Shortly after Neil Clarke, editor and publisher of Clarkesworld, posted this, the magazine closed its submission portal. Clarkesworld is one of the higher paying SFF short fiction markets; let’s hope this is temporary.
Nerds of a Feather reviews Malka Older’s latest book, The Mimicking of Known Successes.
This is from last year, but the book, The Haunting on the Hill by Elizabeth Hand, is due out soon, so I thought I’d share this interview.
A 15th-century Swedish politician’s plans foundered when his warship caught fire and sank, but it led to the discovery of a larder of exotic spices, preserved five hundred years later. I wonder if the saffron’s still good? That stuff’s expensive!
This week in nautilus news, three new species were recently identified.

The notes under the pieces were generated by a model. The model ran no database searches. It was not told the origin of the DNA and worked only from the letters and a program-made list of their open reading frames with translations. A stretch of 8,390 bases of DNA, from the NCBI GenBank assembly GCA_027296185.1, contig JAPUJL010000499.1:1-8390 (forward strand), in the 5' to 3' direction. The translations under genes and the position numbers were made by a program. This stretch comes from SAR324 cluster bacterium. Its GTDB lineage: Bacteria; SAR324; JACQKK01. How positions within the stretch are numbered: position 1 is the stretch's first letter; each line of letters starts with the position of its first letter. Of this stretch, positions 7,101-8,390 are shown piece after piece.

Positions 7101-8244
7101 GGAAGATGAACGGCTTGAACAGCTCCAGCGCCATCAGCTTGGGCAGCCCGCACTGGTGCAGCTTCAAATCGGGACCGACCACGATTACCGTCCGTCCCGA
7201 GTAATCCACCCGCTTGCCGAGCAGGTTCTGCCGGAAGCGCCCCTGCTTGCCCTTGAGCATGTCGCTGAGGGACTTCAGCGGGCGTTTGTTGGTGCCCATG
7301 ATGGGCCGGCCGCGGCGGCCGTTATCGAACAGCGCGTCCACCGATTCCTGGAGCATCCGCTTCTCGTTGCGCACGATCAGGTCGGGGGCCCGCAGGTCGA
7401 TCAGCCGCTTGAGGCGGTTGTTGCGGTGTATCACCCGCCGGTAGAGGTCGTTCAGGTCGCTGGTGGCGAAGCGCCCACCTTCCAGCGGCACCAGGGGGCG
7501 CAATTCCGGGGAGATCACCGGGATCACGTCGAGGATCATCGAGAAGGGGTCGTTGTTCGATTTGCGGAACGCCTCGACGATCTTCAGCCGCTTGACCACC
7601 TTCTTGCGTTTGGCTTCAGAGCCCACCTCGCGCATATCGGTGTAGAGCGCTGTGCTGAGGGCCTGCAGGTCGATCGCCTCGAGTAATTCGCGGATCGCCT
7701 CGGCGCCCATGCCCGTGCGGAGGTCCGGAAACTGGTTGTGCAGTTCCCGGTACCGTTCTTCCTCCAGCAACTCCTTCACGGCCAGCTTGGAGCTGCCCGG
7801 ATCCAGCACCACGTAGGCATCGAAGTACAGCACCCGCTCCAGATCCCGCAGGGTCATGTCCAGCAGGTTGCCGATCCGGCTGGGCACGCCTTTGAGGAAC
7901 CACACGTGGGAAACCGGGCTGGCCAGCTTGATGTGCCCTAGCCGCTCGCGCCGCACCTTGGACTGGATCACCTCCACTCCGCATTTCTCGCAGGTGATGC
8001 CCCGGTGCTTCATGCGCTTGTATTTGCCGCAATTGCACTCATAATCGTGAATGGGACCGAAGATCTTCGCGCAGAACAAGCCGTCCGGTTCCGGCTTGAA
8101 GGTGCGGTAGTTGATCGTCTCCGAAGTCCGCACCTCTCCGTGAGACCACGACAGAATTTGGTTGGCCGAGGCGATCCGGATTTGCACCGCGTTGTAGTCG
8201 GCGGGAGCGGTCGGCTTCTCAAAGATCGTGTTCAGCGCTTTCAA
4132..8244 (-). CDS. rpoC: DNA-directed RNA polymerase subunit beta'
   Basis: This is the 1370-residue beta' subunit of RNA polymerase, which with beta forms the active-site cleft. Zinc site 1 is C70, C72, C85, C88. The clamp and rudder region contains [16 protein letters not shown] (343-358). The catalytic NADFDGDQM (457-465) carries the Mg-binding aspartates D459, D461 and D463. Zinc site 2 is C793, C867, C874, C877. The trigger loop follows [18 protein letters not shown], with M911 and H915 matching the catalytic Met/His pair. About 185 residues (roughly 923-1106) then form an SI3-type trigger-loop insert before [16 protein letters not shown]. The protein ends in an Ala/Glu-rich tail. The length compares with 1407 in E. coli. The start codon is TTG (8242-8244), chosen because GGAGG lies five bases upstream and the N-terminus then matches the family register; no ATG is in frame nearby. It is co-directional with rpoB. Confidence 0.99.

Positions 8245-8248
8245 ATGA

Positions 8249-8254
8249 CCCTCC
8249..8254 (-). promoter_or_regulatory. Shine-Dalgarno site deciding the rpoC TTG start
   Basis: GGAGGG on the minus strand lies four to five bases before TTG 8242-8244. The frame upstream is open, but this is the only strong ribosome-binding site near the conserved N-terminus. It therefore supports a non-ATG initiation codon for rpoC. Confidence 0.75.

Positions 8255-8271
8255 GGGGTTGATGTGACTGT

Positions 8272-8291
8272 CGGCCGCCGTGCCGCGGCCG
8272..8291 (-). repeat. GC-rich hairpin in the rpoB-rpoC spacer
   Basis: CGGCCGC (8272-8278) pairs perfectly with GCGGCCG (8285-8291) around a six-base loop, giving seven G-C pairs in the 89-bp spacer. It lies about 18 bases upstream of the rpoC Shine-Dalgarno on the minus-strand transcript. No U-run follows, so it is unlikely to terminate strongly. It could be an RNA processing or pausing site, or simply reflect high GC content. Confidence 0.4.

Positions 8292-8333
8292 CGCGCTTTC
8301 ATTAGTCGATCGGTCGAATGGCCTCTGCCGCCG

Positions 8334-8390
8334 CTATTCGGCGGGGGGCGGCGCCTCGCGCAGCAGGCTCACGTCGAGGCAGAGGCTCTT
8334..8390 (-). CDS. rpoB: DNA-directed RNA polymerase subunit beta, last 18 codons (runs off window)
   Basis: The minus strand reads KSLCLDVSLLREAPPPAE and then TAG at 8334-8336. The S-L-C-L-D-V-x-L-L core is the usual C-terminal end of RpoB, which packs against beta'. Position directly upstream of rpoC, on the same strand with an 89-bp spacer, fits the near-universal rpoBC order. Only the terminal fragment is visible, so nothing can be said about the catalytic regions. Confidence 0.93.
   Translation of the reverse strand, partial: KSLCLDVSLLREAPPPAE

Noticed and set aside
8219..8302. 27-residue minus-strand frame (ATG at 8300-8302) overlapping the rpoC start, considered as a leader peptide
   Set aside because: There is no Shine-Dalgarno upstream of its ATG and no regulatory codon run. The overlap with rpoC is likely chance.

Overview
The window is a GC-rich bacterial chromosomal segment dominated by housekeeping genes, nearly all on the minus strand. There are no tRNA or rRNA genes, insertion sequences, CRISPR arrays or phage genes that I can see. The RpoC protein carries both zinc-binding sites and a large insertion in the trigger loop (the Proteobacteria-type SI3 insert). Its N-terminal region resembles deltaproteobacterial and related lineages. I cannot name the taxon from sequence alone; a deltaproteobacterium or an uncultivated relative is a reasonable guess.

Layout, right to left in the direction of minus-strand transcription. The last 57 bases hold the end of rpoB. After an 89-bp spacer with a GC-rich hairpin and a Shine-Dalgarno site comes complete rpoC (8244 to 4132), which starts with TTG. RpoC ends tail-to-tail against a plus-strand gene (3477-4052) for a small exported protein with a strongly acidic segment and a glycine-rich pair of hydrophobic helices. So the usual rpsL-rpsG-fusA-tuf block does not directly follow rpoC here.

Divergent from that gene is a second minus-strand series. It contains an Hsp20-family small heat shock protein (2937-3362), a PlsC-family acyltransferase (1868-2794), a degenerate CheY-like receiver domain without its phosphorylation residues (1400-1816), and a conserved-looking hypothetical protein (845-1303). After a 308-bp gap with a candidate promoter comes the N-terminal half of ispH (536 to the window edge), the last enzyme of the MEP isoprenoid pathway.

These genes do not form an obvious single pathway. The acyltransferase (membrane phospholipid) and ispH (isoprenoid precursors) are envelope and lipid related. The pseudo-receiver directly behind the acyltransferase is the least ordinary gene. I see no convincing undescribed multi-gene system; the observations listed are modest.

Ars Technica gives an exuberant overview—not quite a review—of the new game Atomic Heart.
Mardi Gras looks different in Cajun country, Atlas Obscura tells us. I’m not sure how happy the chickens are with this festival.
The conventions are opening up registrations. Here is WisCon’s. ReaderCon has moved to July. SWFA’s Nebula weekend conflicts with WisCon, which doesn’t seem surprising. It looks as if the ChengDu WorldCon site is live, but they’ve announced a change of date (to October) and a change in venue, and over on File770, at least one community member is worried.
Thomas Bowdler gained notoriety when, in 1836, he revised Shakespeare to cut out all the “naughty bits.” I mention this because Puffin has updated and revised Roald Dahl’s books, to much consternation and use of the word bowdlerized.
Black women were pilots, and a proud part of the Tuskegee Airmen, who celebrate them on their website.